Drs. Hodges and Ferguson are also TV personalities. Appearing on the Critter Fixers: Country Vets show for National Geographic Wild, they offer an entertaining view into their daily lives treating animals. With a lot of laughter and warmth, they offer up advice to pet and livestock owners and demonstrate their special skills in diagnosing and treating a variety of animal ailments. Now in Season 3, the show appears on the NGW network on Saturday mornings.

In spite of their busy practice, these two veterinarians find time to address an issue near and dear to their hearts: encouraging young people, especially people of color, to pursue a career in veterinary medicine. They found that only 2% of the vets in the U.S. are black, and they see the profession having a positive influence on young black lives along with helping to increase the number of veterinarians working in rural areas. By educating students and providing teaching, apprenticeships, and mentorship programs in their own clinics and elsewhere, they hope to educate children and parents about opportunities in veterinary medicine.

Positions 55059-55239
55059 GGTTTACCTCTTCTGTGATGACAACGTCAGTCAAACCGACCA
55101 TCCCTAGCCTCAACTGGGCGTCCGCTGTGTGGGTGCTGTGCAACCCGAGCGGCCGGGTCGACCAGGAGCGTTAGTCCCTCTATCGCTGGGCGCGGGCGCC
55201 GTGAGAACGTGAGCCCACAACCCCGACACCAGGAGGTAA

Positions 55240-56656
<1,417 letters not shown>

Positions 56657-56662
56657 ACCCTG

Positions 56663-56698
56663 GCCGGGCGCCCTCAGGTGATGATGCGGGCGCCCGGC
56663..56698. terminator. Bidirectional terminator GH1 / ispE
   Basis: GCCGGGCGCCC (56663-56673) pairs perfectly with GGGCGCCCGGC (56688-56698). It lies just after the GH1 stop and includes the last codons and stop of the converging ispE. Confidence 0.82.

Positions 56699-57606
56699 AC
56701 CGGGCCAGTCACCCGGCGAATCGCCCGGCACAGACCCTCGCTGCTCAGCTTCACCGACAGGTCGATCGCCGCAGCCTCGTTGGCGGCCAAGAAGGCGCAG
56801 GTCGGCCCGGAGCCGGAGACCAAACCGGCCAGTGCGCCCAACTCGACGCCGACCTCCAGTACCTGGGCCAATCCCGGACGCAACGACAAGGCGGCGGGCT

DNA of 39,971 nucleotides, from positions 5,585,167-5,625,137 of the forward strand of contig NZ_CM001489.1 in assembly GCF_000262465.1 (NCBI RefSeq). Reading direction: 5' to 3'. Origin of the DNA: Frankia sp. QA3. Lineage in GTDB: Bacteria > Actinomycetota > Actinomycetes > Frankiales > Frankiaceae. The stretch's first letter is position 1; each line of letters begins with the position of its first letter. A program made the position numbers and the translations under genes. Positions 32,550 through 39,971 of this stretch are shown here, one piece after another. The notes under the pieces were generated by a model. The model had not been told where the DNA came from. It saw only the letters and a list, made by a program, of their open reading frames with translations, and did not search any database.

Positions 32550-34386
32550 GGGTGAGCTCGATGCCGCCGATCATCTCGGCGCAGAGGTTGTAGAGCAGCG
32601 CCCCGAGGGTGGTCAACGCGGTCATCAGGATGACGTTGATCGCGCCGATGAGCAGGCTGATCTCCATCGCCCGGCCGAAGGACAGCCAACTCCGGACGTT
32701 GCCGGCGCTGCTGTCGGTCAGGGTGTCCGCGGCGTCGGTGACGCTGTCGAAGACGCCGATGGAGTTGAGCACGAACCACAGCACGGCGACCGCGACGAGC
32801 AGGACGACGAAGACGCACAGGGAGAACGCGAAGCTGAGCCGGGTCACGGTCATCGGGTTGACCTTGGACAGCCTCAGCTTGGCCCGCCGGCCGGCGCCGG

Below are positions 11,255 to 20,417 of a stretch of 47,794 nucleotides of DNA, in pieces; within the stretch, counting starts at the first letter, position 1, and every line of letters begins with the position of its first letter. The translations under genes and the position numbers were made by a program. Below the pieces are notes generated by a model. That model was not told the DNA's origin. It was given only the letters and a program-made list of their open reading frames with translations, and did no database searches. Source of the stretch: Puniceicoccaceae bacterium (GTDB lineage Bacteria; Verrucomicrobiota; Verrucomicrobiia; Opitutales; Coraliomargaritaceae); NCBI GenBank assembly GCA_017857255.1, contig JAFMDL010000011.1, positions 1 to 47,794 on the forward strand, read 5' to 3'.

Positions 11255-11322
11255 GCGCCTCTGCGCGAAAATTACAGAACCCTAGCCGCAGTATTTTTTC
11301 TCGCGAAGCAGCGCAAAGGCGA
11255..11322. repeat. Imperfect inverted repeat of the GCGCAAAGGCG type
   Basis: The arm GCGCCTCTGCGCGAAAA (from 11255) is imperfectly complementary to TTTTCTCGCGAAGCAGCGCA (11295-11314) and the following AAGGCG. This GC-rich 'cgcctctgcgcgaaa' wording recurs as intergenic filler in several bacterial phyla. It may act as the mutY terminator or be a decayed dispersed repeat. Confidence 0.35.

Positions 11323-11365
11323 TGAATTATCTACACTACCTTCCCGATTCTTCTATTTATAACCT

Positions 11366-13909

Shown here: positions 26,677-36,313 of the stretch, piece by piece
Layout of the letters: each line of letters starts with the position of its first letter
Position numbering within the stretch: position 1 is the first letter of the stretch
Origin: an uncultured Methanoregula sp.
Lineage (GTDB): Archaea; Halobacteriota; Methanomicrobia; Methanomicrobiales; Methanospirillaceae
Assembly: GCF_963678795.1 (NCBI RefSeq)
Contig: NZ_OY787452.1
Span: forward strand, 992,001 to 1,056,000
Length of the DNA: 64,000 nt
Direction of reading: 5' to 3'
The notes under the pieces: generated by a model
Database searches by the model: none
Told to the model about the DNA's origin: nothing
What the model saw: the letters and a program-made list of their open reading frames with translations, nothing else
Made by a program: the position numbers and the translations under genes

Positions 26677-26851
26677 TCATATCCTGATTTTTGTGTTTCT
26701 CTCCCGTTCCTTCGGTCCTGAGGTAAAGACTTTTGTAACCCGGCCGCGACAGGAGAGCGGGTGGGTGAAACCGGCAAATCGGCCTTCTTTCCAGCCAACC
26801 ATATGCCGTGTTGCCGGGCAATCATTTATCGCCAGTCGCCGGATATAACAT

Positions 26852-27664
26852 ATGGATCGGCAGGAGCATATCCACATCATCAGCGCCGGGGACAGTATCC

While having a TV show, running a full and busy practice, writing books, and traveling to provide outreach may not be part of every rural veterinarian’s day, these two committed professionals seem to have the endless energy and commitment to do it all!

Rural veterinarians continue to keep rural and farming communities going by providing veterinary services to their animals. Hardworking, patient, and dedicated, they are critical parts of the U.S. economy and culture. 

Do you know of other fascinating stories about rural vets? Share them with us on Twitter, or tag #wagwalking or @wag on Instagram for a chance to be featured on our feed!